By G. Willow Wilson, Nico Leon & Ian Herring
What happens when Kamala Khan isn’t taking up duties as Ms. Marvel anymore? New Jersey still needs a protector, right? Although Kamala doesn’t actually appear at all she is still very much the main focus of this particular issue as we see other characters trying to take on the role of Ms. Marvel to mixed results, whilst wondering where she is all the while. Few know her whereabouts and fewer are willing to disclose them, but to make things interesting – the new hero known as the Red Dagger has come along and Kamala may soon find herself not needed at all.
G. Willow Wilson has been knocking it out of the park with this series and Ms. Marvel #25 is another winner. Even though Kamala isn’t present the pace remains smooth and the characters are fun, and likeable. Teenage Wasteland opens with the population of New Jersey slowly starting to realise that hold on, Ms. Marvel may not be Ms. Marvel anymore. The main reason why this book shines is thanks to the strength of Wilson’s diverse supporting cast, focusing on Gabe, Mike, Naika and Zoe with often amusing results. It also allows for plenty of humorous jokes and comic relief as despite the opening which teases something darker on the way, most of this issue is largely light-hearted. It’s helped by how well Wilson manages to write the dialogue, to the point where it almost feels like a teenager is writing it rather than an adult. There’s a particular scene in here that would have been very noticeable if written poorly and could have stood out like a sore thumb, but Wilson avoids that and keeps everything flowing nicely. Seeing the different supporting characters facing their own struggles whilst wearing the costume was a nice touch too, as not everyone handles the responsibility suit in the same way. Red Dagger is there to show just how inexperienced they are, but even he isn’t exactly an Avenger-level character just yet either.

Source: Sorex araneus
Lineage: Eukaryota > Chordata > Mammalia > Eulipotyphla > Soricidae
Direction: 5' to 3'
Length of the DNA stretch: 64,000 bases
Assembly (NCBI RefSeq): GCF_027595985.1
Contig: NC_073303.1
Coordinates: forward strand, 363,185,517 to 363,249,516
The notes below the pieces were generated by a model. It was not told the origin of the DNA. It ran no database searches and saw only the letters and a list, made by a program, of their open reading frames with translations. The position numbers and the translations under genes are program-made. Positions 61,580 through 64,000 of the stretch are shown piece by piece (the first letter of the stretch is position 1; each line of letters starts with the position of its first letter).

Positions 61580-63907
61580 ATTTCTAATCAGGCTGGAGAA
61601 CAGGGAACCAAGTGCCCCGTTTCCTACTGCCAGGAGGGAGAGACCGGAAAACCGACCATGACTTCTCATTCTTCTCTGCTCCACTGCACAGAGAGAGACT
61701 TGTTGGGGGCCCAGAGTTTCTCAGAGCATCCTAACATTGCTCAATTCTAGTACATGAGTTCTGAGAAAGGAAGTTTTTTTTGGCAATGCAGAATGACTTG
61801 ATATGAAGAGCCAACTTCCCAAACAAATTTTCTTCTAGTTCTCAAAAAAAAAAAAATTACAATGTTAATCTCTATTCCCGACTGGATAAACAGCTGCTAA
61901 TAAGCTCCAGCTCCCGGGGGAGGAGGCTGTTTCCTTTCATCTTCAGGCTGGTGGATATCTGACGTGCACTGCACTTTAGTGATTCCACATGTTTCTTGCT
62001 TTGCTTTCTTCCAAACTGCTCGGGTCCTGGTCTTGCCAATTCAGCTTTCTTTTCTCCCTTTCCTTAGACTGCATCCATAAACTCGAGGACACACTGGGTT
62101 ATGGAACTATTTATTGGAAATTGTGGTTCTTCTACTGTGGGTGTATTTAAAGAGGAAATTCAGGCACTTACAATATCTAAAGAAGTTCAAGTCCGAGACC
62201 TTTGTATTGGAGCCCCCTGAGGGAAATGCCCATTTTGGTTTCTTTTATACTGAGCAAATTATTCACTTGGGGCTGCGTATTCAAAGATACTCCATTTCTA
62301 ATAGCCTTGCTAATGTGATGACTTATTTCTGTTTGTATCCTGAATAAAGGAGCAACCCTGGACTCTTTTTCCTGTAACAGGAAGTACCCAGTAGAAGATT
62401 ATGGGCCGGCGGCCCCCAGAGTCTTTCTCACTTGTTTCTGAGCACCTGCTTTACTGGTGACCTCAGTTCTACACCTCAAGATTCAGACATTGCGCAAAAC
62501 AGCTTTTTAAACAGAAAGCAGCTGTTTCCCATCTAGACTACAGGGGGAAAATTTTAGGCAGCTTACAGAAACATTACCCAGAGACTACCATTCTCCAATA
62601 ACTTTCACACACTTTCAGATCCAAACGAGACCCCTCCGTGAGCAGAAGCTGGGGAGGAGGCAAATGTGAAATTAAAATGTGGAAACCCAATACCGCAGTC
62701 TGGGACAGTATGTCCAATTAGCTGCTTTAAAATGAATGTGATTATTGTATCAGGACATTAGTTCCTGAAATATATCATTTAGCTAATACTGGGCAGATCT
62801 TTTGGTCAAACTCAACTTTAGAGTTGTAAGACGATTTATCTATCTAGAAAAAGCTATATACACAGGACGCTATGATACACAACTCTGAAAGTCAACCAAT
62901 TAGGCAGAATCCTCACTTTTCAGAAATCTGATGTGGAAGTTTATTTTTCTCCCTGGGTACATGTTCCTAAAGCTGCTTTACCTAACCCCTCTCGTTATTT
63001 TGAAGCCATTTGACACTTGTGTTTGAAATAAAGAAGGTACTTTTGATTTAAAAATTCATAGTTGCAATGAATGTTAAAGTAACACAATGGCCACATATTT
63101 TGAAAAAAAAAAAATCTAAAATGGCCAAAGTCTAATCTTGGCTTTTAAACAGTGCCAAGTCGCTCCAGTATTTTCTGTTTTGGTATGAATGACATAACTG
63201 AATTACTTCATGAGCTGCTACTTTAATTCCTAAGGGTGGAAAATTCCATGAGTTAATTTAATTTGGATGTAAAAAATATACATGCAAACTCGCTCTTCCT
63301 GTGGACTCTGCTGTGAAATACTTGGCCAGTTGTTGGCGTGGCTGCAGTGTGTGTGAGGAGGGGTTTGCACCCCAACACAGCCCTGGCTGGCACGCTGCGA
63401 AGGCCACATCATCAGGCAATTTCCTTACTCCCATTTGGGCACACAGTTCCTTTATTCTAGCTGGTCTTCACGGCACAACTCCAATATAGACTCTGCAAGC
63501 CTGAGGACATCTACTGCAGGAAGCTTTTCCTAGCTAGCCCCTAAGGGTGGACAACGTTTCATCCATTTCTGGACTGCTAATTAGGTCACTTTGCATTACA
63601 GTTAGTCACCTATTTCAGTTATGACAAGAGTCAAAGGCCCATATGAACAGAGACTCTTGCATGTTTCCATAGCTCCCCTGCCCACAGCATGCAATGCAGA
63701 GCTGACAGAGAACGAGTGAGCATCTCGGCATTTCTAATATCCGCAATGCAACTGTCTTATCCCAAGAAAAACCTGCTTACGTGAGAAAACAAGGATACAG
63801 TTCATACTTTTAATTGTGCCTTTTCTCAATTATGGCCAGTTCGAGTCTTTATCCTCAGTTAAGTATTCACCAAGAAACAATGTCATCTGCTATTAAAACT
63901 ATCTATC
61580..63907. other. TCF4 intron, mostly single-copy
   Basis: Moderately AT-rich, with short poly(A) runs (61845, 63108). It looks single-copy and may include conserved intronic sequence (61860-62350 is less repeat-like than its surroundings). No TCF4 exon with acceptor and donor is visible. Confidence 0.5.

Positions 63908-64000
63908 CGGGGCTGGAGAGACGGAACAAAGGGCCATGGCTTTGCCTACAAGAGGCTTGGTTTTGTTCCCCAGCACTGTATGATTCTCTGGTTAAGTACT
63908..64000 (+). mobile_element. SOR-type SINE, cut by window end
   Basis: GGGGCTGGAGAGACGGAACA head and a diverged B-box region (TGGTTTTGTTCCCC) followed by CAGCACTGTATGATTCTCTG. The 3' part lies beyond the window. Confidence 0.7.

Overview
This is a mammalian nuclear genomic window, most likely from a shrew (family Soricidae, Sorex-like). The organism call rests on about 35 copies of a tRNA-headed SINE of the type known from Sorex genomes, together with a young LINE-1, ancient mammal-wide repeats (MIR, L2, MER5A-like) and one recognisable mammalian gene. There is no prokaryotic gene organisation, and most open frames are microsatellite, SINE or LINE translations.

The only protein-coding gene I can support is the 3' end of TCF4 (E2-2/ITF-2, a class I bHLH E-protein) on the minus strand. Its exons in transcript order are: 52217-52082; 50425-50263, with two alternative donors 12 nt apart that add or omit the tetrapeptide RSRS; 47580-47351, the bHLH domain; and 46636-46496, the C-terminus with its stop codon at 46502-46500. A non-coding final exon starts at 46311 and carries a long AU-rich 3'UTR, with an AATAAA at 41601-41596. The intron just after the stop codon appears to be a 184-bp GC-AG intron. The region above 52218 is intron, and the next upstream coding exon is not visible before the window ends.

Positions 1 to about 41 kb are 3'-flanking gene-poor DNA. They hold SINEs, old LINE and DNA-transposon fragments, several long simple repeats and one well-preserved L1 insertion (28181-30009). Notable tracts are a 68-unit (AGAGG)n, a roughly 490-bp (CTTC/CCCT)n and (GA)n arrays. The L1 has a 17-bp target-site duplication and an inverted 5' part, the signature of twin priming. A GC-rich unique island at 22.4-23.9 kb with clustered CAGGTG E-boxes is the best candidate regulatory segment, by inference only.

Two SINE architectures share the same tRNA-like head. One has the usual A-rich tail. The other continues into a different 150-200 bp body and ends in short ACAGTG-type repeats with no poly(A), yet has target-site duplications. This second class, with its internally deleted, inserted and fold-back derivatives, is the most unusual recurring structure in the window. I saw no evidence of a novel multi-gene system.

The artwork from Nico Leon and Ian Herring on pencils and colours feels right at home in Ms. Marvel’s small corner of the Marvel Universe. The exaggerated expressions and reactions to various events help make the characters feel more like the teenagers they are. Herring’s colours are slightly darker than Marvel’s usual style, but he is able to craft a distinctive voice that helps make it stand out from the rest of the crowd, whilst at the same time, keeping a consistent look and feel with the rotating artists that have lended their talent to Ms. Marvel in the past.
Ms. Marvel #25 opts for an interesting approach on the Legacy theme with effective results. It’s hardly a new question in the superhero genre but it’s something that Wilson has answered really well here, setting the tone for an exciting new arc that takes the series in a bold direction – ending on a note that makes the wait for the next issue, and Kamala’s return all the more unbearable. But in the meantime the supporting cast are strong enough to more than make up for her absence.